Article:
Ector County (Odessa) is one of the rare Texas jails of any size that's above capacity, though lately not by much.
In Madison County (Madisonville), the jail had a leaky roof and the locks to all the cell doors could not be operated electronically, requiring use of a key. (Grits mentioned the other day that locks and keys are more important to human security than most people give them credit for; nowhere is that more true than a jail.)
In Presidio County (Marfa), TCJS found fire safety violations, failures to meet training requirements and one jailer working who was unlicensed.
Tiny (population-wise, anyway) Stonewall County (Aspermont) was not adequately assessing inmates on intakefor mental health and suicide prevention criteria. Apparently one mentally ill inmate was incarcerated more than a month without being properly identified and referred. Also inmates weren't being given the required minimum amount of exercise/recreation time, which by TCJS rule is a paltry one hour per day, three days per week. On the day of the inspection, one jailer was working who was not properly licensed.
Slightly larger Yoakum County (Plains) had not provided adequate training to its staff and had not tested fire extinguishers or emergency power equipment as frequently as required.
Young County (Graham)was using new recruits in the jail before they'd received required training and jailers were not completing the required screening instrument for mental disabilities/suicide prevention.
The Zavala County Jail (Crystal City) is another rare jail with two dorms over capacity. Jailers had not received required life-safety training and the required Suicide Screening Form was not being completed immediately upon intake.
Click though on the bulleted links above for more detail on any specific county. It's a bit surprising that so many very small jails are on the list and none of the larger jails have lately been deemed non-compliant - for a while there, the big jails topped the list. Perhaps dramatically reduced jail populations have relieved their problems, which were frequently a function of overcrowding and/or understaffing. One hopes it's not an indication that the new administration (their long-time executive director Adan Munoz retired last year, replaced by his long-time understudy, Brandon Wood) has become hesitant to go after the more politically powerful players in larger counties.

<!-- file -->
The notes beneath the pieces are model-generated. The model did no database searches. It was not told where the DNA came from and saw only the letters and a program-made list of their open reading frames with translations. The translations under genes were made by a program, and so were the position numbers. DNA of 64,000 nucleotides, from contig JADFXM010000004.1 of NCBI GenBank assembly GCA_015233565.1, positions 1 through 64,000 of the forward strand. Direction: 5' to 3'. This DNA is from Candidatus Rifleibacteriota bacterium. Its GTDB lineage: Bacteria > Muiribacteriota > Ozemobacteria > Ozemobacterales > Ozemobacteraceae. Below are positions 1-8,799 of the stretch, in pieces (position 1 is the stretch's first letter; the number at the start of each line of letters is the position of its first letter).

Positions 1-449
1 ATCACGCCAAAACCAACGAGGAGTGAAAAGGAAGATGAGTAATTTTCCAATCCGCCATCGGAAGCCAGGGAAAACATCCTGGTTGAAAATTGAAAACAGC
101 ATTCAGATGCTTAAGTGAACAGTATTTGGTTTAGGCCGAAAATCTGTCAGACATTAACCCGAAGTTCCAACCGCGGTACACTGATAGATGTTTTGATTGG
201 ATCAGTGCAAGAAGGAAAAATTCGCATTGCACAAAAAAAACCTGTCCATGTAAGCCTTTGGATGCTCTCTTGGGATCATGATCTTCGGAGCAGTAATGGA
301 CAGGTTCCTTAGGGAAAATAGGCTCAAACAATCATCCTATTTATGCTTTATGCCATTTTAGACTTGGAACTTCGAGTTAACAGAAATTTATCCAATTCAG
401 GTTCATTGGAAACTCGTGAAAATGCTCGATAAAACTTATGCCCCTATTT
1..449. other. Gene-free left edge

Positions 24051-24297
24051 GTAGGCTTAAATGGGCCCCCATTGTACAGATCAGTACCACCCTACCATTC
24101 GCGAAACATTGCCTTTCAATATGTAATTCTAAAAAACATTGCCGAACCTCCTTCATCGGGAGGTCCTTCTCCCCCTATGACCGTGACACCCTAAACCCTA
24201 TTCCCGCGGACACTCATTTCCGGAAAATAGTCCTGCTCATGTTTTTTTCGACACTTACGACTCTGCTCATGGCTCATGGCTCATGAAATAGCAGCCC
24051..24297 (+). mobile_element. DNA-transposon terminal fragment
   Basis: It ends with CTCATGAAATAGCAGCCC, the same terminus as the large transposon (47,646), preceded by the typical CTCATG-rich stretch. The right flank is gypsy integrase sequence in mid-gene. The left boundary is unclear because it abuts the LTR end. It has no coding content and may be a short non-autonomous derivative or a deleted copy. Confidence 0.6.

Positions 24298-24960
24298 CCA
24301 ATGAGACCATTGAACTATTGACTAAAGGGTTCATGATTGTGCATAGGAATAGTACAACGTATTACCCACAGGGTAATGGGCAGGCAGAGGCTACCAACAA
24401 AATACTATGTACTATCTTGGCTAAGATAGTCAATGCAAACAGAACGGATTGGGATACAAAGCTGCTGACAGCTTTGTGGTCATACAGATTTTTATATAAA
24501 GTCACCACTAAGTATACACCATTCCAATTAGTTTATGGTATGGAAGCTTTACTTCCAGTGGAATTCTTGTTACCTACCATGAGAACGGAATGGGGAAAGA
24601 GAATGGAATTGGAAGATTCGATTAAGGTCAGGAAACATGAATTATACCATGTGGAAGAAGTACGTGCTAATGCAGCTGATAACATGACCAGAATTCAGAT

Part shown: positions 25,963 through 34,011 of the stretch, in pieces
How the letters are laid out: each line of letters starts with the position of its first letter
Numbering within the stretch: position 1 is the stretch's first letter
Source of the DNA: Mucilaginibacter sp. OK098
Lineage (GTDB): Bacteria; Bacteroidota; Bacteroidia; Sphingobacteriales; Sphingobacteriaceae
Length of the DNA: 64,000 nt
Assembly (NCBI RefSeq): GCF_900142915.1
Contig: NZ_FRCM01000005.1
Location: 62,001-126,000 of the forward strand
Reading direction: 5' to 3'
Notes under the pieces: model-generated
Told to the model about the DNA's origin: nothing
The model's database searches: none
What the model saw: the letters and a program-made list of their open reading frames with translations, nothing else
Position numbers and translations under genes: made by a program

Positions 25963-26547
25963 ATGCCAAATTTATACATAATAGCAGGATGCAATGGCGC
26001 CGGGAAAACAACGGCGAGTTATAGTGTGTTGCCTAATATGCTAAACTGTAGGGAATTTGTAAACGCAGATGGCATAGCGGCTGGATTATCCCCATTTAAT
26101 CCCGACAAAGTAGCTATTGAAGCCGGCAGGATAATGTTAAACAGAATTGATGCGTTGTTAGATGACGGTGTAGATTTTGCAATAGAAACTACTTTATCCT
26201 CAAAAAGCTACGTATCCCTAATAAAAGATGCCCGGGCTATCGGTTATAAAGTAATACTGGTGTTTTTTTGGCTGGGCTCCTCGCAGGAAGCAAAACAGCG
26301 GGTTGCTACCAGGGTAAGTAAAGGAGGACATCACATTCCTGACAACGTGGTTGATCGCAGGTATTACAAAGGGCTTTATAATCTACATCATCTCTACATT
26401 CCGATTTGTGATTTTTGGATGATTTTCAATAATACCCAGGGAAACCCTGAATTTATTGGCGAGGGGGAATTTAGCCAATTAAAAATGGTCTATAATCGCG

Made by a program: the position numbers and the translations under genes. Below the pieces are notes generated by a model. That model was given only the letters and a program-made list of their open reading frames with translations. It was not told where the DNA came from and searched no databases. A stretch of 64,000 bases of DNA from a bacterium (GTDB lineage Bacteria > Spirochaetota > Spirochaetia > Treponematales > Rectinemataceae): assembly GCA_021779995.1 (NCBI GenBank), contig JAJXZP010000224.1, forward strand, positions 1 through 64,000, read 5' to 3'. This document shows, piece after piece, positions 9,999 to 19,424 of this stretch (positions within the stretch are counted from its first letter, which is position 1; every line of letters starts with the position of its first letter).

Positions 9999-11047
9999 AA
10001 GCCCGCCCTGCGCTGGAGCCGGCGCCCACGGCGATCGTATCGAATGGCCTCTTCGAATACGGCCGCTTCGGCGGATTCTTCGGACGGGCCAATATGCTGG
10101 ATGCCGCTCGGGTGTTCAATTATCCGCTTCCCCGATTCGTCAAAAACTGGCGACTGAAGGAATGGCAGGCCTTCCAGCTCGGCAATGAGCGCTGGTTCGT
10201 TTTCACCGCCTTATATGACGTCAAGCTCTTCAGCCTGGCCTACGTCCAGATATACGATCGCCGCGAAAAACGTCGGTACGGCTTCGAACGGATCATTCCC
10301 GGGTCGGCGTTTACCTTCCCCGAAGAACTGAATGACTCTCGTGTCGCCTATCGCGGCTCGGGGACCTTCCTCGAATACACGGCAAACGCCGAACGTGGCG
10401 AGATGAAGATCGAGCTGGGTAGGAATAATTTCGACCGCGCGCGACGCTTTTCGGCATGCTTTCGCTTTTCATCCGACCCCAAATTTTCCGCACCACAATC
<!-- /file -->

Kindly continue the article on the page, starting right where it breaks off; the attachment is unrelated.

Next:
Maybe it's good news that none of the larger counties (and only Ector among mid-sized counties) are on the commission's s#%t list. Perhaps it's a sign that the larger county jails are improving and professionalizing. Or perhaps it's a bit to early to make that inference. Another possibility is that regulators lately have focused on sanctioning jails in smaller, less-politically potent counties - either because there's less blowback than from sanctioning larger jurisdictions or perhaps because they'd been ignored in the past when the big jails dominated the commission's time. And, of course, the commission does not have adequate inspection staff, so the lack of big counties on the non-compliant list could just mean that TCJS hasn't gotten to those facilities yet this year. ¿Quien sabe? There's not enough information to tell, these are just the questions floating around in my head as I read these reports.
In other news garnered from perusing the TCJS website, I saw this new report on staff turnover (pdf) which found that Texas county jails statewide collectively suffered a 2% turnover rate in the month of March. If that figure held year round and jails really do lose 24% of their staff each year, that's a large number.
Another TCJS report (pdf) revealed that, in the month of May, county jails spent $6.45 million housing 5,406 offenders on immigration "holds" for a collective 109,476 bed days waiting for the feds to pick them up.
It's been a while since I've attended a Commission on Jail Standards meeting, which as formal public hearings go are remarkably well-attended by county officials and sometimes a hoot. And unfortunately, I'll be on vacation when the next one rolls around in August. It'd be great to have interns or somebody to help cover such TCJS meetings, sanctions, and other county jail issues. (Ditto for juvenile stuff.) The MSM have abandoned the beat, for the most part, and except in spurts this blog does not have the resources to effectively follow far-flung county jail issues. That's especially true where the local media don't provide particularly keen or critical coverage, as is often the case in rural jurisdictions. At the August commission meeting, which I'll have to miss, there will be a "workshop" (see the agenda [pdf]) where commissioners consider revisions to standards in the following areas:
- Remote Holding Cells
- Audible Communications
- Supervision Outside the Security Perimeter
- Work Assignments